Yes, it's the author plotting/Can't write a character to save her life (sung - badly - to the tune of Scotland the Brave)
We all like to see the hero triumph against impossible odds, which is part of the reason why we like underdog stories. We also like the hero to actually be moderately heroic - to do things rather than wait for fate or some kindly deity to drop it in his, her or its lap.
So how do we write that? Obviously there have to be obstacles, and they have to be real obstacles, things that could feasibly stop the hero cold or possibly even kill him. If there weren't any, the book would be dreadfully boring.
This is where a lot of authors come adrift and start to plot by dropping mountains. You've all seen it. Hero is going along heroing, things are starting to look good, then WHAM! and the mountain drops in the form of a catastrophic event coming out of nowhere. Some books get so bad about this that any time the poor hero starts to catch his breath the poor shell-shocked reader starts looking for the next mountain.
Pratchett punctures this beautifully in The Color of Magic in the sequence with the Gods playing games with Rincewind and Twoflower, causing random pieces of scenery to land on them and getting them (actually, mostly getting Rincewind) into terrible trouble.
So what's the alternative?
Characters have motivations. The hero wants to rescue an adoring maiden, cart off several wagon loads of gold, and settle down to a comfortable retirement with his adoring ex-maiden. The villain wants the hero to become a sticky smear on the ground. The maiden wants to be rescued. Everything outside whatever sends the hero off after this particular maiden should arise naturally out of the hero doing his thing, the villain doing his, and the maiden doing hers. If a mountain lands on the hero, it should land there because something the hero did pissed off someone else, who set up a large catapult and sent that mountain flying, or because the villain is trying to keep the hero out and launching pieces of landscape in order to protect himself and the maiden he's holding hostage. The reason the villain is holding the maiden hostage is another layer: perhaps her father owes him a lot of gold, or he's paying back an old grudge, or he's fallen for her and is trying to get her to marry him and this is the only method he knows.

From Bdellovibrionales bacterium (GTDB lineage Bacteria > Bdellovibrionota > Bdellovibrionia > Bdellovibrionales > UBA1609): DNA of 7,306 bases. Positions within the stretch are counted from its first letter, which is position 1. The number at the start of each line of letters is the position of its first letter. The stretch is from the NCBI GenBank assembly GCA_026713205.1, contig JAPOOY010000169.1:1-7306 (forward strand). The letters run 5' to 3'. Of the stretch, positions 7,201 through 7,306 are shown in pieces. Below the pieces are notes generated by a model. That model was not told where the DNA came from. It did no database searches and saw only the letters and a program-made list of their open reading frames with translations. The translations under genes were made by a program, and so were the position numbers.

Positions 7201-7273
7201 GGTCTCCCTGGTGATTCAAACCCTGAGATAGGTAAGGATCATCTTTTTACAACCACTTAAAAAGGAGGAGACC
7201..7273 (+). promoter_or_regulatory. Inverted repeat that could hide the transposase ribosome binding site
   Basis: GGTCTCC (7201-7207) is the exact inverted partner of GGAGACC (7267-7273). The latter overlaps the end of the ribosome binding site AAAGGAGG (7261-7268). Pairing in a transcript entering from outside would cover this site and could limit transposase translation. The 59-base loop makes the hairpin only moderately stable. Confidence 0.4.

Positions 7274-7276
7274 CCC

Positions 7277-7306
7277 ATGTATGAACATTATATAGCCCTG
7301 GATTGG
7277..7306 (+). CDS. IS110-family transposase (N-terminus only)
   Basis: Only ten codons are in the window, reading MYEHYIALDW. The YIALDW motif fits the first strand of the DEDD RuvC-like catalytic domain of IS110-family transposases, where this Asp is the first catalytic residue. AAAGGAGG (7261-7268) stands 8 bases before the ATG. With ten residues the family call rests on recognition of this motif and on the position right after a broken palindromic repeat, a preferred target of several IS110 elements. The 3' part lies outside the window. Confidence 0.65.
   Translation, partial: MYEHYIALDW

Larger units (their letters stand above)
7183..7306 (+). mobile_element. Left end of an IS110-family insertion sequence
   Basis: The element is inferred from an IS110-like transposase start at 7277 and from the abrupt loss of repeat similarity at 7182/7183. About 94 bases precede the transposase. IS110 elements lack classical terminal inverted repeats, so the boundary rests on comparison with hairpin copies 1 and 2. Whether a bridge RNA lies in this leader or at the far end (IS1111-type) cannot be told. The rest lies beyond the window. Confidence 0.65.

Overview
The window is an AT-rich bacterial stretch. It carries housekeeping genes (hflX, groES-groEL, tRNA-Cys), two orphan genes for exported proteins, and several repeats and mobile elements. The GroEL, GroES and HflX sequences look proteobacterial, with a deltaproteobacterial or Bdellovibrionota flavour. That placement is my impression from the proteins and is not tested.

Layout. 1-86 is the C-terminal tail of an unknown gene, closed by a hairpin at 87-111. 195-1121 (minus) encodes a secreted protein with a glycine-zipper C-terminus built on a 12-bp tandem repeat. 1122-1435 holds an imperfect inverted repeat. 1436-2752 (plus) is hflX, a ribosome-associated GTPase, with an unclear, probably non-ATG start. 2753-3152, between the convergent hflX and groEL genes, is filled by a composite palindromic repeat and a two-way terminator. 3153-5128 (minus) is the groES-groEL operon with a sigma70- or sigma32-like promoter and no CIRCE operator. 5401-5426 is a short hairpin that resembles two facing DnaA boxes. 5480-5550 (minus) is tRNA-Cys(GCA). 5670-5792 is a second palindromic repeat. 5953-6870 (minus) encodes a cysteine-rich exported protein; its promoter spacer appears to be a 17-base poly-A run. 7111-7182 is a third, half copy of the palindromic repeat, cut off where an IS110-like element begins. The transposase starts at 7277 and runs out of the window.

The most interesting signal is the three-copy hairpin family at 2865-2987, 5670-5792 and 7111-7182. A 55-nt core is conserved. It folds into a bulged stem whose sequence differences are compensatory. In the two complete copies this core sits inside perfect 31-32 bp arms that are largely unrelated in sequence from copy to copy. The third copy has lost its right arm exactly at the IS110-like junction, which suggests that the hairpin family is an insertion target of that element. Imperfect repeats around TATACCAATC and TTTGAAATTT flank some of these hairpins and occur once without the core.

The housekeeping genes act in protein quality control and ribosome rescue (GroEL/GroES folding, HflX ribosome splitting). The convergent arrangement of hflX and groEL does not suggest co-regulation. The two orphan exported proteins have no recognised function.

For instance, in Sarah's Gentleman Takes a Chance Tom and Kyrie both want to protect themselves and the people of Goldport from a murderous shifter, without drawing attention to themselves because a guy who turns into a dragon and a woman who turns into a panther would probably not like the results of being known for what they are. Dante Dire wants to pin the deaths of thousands of shifter beetle larvae on someone, kill someone, and get out of the hick little town, and wouldn't object to doing so with an attractive companion like Kyrie. Rafiel wants to stop the killings and find himself a nice girl who can accept him for what he is. The killer wants dinner. The intersection of all these motives drives pretty much everything that happens in the book.
Your mission, should you choose to accept it, is to name the books that offer really good examples of the character's motivations and actions driving the plot, or if you're feeling contrary, the ones where the author is flinging scenery from on high. And explain why, of course.